FORT MYERS, Fla. — Boston Red Sox president and CEO Larry Lucchino sees a lot of differences between his organization and its arch nemesis, the New York Yankees.
The Red Sox and Yankees always will be intertwined, largely because they comprise one of sports’ biggest rivalries. But while the Red Sox and Yankees each have enjoyed success over the last two decades, Lucchino said Friday that the two franchises are worlds apart in their current philosophies.
“We’re very different animals. I’m proud of that difference,” Lucchino said Friday at the Red Sox’s spring training complex in Fort Myers. “I always cringe when people lump us together. Other baseball teams sometimes do that. They are still — this year at least — relying heavily on their inimitable, old-fashioned Yankees style of high-priced, long-term free agents. And I can’t say that I wish them well, but I think that we’ve taken a different approach. … If you compare what we did last year in the offseason to what they did this year, there’s quite a contrast there.”
The Red Sox were relatively quiet this offseason, again showing a reluctance to make any major splashes in free agency. The approach served Boston well in 2013, as the Red Sox went from the league’s laughingstock to World Series champions, largely because of some less-pronounced additions last winter.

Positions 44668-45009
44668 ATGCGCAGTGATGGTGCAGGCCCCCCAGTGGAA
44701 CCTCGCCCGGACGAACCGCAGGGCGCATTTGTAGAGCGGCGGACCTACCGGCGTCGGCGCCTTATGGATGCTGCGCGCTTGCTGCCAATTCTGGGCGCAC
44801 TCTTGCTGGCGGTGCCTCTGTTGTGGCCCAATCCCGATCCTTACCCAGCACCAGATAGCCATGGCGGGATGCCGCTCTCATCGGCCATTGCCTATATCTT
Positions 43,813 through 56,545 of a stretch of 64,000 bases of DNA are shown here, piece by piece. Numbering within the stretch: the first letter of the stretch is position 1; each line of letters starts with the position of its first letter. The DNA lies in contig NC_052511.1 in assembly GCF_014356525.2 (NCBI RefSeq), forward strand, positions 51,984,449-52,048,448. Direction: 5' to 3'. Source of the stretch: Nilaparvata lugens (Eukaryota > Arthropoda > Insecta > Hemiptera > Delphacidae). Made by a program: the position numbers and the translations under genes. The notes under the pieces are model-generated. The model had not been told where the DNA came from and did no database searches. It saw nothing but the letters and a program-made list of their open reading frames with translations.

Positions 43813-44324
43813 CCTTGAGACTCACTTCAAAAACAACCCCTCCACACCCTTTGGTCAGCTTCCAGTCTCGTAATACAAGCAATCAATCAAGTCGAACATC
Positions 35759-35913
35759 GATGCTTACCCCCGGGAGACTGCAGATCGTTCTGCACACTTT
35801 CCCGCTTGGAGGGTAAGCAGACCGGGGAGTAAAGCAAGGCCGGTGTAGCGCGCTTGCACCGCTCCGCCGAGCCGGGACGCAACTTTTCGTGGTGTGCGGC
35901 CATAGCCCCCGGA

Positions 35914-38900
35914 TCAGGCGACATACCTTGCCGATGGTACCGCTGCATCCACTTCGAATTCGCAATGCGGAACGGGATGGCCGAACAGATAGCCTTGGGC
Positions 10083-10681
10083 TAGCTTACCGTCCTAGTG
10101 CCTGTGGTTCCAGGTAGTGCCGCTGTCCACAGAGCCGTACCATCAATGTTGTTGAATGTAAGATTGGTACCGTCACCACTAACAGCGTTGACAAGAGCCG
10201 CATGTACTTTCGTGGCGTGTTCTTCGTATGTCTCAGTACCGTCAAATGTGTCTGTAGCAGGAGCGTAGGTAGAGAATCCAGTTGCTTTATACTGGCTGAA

The Yankees, who missed the playoffs in 2013, entered this offseason with a totally different mindset. New York threw money everywhere, signing the likes of Masahiro Tanaka (seven years, $155 million), Jacoby Ellsbury (seven years, $153 million), Brian McCann (five years, $85 million) and Carlos Beltran (three years, $45 million), among others.
It’s unlikely the Red Sox will dish out nearly half a billion dollars any time soon, but Lucchino said Friday that the organization isn’t completely against signing free agents to big, long-term contracts. It’s simply a matter of the Red Sox picking their spots.
“We do keep open the prospect of having, signing a long-term deal with a free agent, paying a sizable amount of money to attract a star in his prime. We haven’t ruled that out,” Lucchino said. “There’s just a rebuttable presumption against doing that, but you can rebut it. The circumstances can allow for you to go ahead and do it. The Yankees do it more often, it seems to me that they do it more often as a matter of course. For us, it would be more the exception than the rule.”
The Red Sox soon will face a scenario in which they’ll need to dig into their pockets to keep a franchise cornerstone. Jon Lester is slated to become a free agent next offseason, and Lucchino said Friday that the club plans to talk with the left-hander this spring about a potential contract extension.
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